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haematopoietic stem cell

This tag is associated with 5 posts

Ever wondered where your blood comes from?

We all find out at a pretty young age what our blood is: often due to unfortunate incidents as toddlers involving overambitious attempts to run/jump/climb over household objects twice our height. But despite almost continually losing blood throughout our lives via cuts, grazes, injections and other incidents we almost never run out of the stuff, … Continue reading

How students see scientists: Part VII

Last year the WIMM established a collaboration with the Chinese University of Hong Kong to encourage and support medical students on the Global Physician Leadership Stream to participate in exchange studies overseas. This year, Timothy Liong Tipoe chose to spend the summer break from his medical studies working in Paresh Vyas’ lab with Lynn Quek, … Continue reading

Specifying stem cells, specifically

Your blood is made up of many, many different types of highly specialized cells: white blood cells to fight infections; red blood cells to carry oxygen; and platelets to allow your blood to clot (to name but a few). Scientists now know that all of these diverse cell types originate from a single parent cell … Continue reading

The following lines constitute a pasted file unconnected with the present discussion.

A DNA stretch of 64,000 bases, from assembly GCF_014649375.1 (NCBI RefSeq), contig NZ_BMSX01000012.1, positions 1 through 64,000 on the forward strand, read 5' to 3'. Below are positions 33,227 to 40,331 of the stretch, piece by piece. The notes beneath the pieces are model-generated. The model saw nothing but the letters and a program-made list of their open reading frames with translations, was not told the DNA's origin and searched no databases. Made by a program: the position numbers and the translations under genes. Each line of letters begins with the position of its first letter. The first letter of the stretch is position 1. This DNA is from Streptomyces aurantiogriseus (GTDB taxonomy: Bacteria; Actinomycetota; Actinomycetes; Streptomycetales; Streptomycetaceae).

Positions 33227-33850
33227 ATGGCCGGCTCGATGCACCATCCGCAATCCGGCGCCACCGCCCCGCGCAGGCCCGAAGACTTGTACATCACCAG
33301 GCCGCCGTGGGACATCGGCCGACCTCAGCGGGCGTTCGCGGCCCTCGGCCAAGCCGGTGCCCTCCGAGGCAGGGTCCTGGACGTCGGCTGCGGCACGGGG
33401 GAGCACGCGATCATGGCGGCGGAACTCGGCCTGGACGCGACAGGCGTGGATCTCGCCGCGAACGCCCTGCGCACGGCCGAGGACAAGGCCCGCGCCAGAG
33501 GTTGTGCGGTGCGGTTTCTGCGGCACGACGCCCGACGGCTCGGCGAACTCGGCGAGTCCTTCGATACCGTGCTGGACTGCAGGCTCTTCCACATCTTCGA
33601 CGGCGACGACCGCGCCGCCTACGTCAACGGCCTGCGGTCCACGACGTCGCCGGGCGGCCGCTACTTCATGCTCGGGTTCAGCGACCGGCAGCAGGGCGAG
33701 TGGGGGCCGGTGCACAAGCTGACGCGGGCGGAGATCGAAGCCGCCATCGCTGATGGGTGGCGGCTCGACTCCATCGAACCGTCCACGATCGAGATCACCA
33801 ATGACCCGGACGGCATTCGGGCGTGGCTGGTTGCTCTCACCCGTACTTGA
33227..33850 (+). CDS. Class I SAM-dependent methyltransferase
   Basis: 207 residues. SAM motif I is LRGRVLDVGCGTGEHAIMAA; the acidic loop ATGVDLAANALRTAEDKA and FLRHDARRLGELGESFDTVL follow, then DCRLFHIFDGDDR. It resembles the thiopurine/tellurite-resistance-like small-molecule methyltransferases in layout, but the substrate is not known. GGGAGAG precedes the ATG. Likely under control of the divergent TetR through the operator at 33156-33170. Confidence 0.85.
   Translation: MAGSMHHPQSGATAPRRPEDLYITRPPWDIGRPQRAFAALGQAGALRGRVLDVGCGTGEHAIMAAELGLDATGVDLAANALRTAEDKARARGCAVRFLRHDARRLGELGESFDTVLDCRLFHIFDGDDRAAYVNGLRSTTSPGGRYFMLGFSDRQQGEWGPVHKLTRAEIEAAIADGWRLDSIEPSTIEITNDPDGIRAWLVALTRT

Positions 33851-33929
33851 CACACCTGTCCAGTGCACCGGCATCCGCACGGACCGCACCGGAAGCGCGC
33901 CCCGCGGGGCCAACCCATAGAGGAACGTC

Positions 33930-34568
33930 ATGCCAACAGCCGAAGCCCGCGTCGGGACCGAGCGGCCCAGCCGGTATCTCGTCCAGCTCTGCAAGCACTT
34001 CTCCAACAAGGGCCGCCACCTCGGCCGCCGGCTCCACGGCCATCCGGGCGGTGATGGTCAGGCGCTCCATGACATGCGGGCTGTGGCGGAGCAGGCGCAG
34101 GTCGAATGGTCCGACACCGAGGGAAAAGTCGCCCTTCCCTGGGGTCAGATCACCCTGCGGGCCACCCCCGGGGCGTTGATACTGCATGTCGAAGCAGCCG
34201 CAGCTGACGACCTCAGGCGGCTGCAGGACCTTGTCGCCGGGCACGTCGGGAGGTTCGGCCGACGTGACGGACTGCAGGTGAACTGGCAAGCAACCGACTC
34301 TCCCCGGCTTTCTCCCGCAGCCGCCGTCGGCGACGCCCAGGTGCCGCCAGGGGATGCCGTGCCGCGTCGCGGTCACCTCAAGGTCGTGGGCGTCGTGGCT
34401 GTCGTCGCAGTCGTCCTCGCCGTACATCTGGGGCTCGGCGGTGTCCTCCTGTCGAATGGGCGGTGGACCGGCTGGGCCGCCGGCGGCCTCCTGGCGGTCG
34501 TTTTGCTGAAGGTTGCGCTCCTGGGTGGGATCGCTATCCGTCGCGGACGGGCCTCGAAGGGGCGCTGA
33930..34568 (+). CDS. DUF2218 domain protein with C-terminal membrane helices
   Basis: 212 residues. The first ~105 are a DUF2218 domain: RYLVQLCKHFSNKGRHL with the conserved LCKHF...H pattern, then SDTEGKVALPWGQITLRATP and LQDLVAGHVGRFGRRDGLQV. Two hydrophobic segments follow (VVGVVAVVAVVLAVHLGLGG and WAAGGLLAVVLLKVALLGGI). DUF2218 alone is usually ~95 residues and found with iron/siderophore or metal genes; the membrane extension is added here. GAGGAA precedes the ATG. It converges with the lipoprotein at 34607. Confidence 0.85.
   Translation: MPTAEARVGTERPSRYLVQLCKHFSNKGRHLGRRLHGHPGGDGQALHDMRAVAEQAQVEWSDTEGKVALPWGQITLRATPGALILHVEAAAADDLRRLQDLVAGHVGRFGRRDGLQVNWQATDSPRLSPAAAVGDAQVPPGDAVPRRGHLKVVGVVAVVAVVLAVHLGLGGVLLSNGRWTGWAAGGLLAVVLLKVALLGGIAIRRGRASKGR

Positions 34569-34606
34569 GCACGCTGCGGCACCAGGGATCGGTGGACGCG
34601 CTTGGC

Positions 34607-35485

How to make a red blood cell – and fast

Understanding how normal blood cells are made in the body can help us understand what goes wrong in blood-related diseases such as anaemia (a lack of red blood cells) and leukaemia (cancer of the blood). Guest writer Dr. Gemma Swiers describes recent research by Claus Nerlov’s group in the WIMM that has made an exciting breakthrough in understanding how the … Continue reading

Propagating platelets: a novel cancer therapy?

Every two minutes, someone in the UK is diagnosed with cancer [1]. There are over 200 forms of the disease, some of which can be diagnosed early and treated easily, and others that form aggressive, destructive growths that destroy the body from the inside out. One common method of treating the disease is chemotherapy, where … Continue reading

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